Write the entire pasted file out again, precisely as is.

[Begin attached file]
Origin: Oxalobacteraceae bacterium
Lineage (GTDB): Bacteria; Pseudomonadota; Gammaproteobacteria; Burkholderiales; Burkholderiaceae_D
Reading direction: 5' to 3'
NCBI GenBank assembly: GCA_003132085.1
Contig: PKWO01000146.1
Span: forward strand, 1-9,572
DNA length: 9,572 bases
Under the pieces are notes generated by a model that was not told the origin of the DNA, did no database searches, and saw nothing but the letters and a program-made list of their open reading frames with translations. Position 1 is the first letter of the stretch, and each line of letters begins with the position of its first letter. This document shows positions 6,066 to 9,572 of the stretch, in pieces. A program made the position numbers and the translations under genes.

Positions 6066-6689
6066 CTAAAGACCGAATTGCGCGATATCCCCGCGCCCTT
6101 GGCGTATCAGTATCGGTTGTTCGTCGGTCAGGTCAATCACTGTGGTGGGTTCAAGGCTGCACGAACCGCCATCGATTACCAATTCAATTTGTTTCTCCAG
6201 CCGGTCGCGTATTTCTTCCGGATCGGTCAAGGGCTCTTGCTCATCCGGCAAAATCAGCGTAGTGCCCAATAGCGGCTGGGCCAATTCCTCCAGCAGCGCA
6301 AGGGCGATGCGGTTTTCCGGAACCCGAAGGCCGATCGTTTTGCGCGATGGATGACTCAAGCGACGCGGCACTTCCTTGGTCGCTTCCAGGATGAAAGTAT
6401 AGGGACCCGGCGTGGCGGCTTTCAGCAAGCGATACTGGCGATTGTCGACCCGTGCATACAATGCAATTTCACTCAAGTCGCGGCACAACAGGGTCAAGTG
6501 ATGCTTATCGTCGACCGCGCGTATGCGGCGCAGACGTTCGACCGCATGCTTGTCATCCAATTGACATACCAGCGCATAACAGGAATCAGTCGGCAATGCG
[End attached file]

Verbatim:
Origin: Oxalobacteraceae bacterium
Lineage (GTDB): Bacteria; Pseudomonadota; Gammaproteobacteria; Burkholderiales; Burkholderiaceae_D
Reading direction: 5' to 3'
NCBI GenBank assembly: GCA_003132085.1
Contig: PKWO01000146.1
Span: forward strand, 1-9,572
DNA length: 9,572 bases
Under the pieces are notes generated by a model that was not told the origin of the DNA, did no database searches, and saw nothing but the letters and a program-made list of their open reading frames with translations. Position 1 is the first letter of the stretch, and each line of letters begins with the position of its first letter. This document shows positions 6,066 to 9,572 of the stretch, in pieces. A program made the position numbers and the translations under genes.

Positions 6066-6689
6066 CTAAAGACCGAATTGCGCGATATCCCCGCGCCCTT
6101 GGCGTATCAGTATCGGTTGTTCGTCGGTCAGGTCAATCACTGTGGTGGGTTCAAGGCTGCACGAACCGCCATCGATTACCAATTCAATTTGTTTCTCCAG
6201 CCGGTCGCGTATTTCTTCCGGATCGGTCAAGGGCTCTTGCTCATCCGGCAAAATCAGCGTAGTGCCCAATAGCGGCTGGGCCAATTCCTCCAGCAGCGCA
6301 AGGGCGATGCGGTTTTCCGGAACCCGAAGGCCGATCGTTTTGCGCGATGGATGACTCAAGCGACGCGGCACTTCCTTGGTCGCTTCCAGGATGAAAGTAT
6401 AGGGACCCGGCGTGGCGGCTTTCAGCAAGCGATACTGGCGATTGTCGACCCGTGCATACAATGCAATTTCACTCAAGTCGCGGCACAACAGGGTCAAGTG
6501 ATGCTTATCGTCGACCGCGCGTATGCGGCGCAGACGTTCGACCGCATGCTTGTCATCCAATTGACATACCAGCGCATAACAGGAATCAGTCGGCAATGCG